In addition to the fines, the court also added a 25 percent victim fine surcharge as required by the Provincial Offences Act. That means the company is out $212,000 in total, and the driver will have to pay $7,500 out of his own pocket, simply because he failed to look behind him before backing up his front-end loader.

This is another example showing that creating a culture of safety doesn’t cost anyone; it pays.

OSHA Investigating Arkansas Worker Fall From Bridge

April 4th, 2014

Emergency truckThe U.S. Department of Labor’s Occupational Safety and Health Administration (OSHA) is investigating a construction accident that occurred on March 27 in Fayetteville, Arkansas, when a worker fell.

The accident happened when a worker for St. Louis-based highway construction company Pace Construction Co. was on a scaffold cutting rebar from concrete barriers as part of a project to widen a highway bridge. Suddenly, the scaffolding he was on collapsed, sending him on a 30-foot fall from the bridge to the ground below.

Emergency crews responded at the scene at 2:22 p.m. The worker was transported to Washington Regional Medical Center in Fayetteville with serious injuries, although it is currently unknown whether the man’s injuries are life-threatening. The Fayetteville Fire Department, however, has suggested that he may have suffered internal bleeding and several fractures.

Two More Telecom Tower Workers Die in Kansas

April 3rd, 2014

Fall Arrest HarnessThe U.S. Occupational Safety and Health Administration (OSHA) is conducting an investigation into the collapse of a communications tower in Kansas that resulted in the deaths of two workers from Missouri; Seth Garner and Martin Powers.

Both men worked for St. Louis-based Wireless Horizon, which was a subcontractor for the Union Pacific Railroad. They were working at a height of about 250 feet above ground to remove equipment from a cell phone tower that was being dismantled, when the tower collapsed. When the old tower collapsed, it also took down a new tower that was adjacent to it.

Emergency crews arrived soon after. They pronounced Powers dead at the scene, while Garner was transported to a local hospital, where he died soon after. According to local police, the workers were wearing appropriate personal protective equipment, such as fall protection harnesses, at the time of the accident. OSHA is investigating the accident.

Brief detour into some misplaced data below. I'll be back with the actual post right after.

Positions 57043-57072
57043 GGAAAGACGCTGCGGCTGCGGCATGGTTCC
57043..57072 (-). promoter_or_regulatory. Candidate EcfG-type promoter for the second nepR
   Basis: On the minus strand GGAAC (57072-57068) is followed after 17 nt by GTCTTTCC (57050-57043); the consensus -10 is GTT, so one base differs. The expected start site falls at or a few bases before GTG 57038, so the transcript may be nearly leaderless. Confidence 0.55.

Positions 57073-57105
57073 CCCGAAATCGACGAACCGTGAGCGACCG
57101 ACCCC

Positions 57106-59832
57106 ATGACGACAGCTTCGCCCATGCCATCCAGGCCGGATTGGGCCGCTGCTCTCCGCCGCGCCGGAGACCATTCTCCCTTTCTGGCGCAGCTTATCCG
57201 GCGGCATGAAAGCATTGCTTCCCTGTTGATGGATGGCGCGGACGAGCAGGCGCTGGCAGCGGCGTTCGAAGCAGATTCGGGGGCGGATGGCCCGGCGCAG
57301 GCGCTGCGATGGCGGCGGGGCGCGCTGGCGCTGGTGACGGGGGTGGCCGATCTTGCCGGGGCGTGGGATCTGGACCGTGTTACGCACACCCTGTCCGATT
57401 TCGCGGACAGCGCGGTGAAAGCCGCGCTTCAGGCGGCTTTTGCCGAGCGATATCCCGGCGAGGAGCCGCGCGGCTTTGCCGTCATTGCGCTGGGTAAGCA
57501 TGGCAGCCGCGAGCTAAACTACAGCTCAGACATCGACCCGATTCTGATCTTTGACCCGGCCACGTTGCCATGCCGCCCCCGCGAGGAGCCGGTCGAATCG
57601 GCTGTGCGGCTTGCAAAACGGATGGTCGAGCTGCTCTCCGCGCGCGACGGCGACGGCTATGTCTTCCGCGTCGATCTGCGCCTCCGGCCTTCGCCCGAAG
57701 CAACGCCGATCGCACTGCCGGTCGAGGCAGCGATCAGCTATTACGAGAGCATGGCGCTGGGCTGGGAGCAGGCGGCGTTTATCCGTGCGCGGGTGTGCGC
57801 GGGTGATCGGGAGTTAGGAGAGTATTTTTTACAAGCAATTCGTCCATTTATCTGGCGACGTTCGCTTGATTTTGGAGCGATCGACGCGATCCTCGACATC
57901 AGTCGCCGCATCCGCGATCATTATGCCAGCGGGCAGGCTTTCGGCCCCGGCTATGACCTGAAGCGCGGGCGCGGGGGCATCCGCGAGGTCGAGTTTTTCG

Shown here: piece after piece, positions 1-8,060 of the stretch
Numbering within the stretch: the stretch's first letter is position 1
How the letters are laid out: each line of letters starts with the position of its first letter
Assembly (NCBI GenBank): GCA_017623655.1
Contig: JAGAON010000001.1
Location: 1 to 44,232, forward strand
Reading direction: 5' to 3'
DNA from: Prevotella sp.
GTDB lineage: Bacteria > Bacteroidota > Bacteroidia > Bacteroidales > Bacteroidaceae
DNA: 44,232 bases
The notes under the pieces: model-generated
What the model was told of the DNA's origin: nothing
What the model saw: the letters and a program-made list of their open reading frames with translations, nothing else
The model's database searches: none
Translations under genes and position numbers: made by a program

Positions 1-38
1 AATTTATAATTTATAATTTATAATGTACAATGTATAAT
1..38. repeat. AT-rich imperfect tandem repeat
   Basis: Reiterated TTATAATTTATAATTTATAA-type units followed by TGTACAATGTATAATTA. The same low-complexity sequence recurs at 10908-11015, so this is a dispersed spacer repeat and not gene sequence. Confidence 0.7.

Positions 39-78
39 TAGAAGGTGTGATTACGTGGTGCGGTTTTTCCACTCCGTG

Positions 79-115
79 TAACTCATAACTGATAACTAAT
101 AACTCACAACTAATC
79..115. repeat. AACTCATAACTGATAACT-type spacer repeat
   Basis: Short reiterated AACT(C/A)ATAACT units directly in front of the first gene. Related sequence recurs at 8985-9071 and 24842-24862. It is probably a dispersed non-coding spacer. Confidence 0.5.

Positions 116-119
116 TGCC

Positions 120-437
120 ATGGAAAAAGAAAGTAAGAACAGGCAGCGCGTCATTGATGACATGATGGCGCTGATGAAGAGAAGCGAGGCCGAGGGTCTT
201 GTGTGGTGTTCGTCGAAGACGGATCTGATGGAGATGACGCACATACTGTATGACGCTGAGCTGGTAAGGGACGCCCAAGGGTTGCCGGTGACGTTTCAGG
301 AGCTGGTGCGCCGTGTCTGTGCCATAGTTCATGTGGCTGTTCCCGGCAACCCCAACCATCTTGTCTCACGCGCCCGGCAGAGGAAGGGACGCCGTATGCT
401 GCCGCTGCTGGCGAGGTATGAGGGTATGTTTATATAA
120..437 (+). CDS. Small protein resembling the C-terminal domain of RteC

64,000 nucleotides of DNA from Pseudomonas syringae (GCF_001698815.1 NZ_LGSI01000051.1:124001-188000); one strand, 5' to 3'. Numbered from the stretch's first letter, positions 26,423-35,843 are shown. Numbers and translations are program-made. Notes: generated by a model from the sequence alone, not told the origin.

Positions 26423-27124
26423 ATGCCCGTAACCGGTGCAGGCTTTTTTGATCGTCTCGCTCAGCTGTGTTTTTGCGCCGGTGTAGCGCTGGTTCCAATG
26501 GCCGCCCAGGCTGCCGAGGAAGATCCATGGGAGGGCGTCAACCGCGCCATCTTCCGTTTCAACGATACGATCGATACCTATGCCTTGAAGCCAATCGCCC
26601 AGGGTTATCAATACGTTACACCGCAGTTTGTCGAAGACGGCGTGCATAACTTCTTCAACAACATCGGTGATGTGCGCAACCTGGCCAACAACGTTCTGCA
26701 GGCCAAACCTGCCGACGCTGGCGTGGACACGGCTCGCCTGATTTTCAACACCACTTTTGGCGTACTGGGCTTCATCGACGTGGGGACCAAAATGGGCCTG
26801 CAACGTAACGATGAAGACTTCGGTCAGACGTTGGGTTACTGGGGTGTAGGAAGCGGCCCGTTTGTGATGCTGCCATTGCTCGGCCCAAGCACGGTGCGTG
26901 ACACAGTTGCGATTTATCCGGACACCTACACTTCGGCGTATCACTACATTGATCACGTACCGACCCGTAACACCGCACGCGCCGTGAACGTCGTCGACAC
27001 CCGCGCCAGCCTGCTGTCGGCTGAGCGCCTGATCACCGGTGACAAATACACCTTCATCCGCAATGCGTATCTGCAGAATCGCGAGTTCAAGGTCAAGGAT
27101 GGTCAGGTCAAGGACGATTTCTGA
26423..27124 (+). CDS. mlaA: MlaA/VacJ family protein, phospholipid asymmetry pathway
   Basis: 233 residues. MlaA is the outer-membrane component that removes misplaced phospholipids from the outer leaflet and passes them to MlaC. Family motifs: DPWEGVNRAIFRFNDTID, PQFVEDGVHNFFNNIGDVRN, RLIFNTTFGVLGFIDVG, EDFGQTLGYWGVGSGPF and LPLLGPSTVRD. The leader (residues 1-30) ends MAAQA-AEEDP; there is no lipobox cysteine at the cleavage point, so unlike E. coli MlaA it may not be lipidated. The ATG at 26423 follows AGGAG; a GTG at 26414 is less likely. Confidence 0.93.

The agency is becoming increasingly worried by the number of fatalities among telecom tower workers lately. Just last year, there were 13 tower-related fatalities, and there were four already this year, even before this accident.

To attempt to stem the tide, the agency is working with a number of telecom stakeholders, including the National Association of Tower Erectors, to ensure that every communication tower employer understands that they have a responsibility to protect all workers who perform this high-risk work. They sent a letter to tower industry employers advising them of the fatality statistics, and reminded them that “Every single one of these tragedies was preventable. OSHA has found that a high proportion of these incidents occurred because of a lack of fall protection: either employers were not providing appropriate fall protection to employees, or they are not ensuring that their employees use fall protection properly. As a result, communication tower climbers are falling to their deaths.”

OSHA is already targeting fall hazards, so don’t be surprised if they start pointing a laser focus on the cell phone tower industry. They don’t believe this is a price that should be paid for good service.

First Alberta OHS Officers Graduate as Peace Officers

April 2nd, 2014

PoliceThe first group of ten Alberta Occupational Health and Safety officers from the Ministry of Jobs, Skills, Training and Labour has passed newly designed peace officer training, and have been granted peace officer status, which means they now have greater authority to enforce the rules, and to make sure workers on the job are safer moving forward.

With their new designation as peace officers, OHS officers can now write tickets to employers and workers who are trying to avoid the rules that are designed to keep everyone in the workplace safe.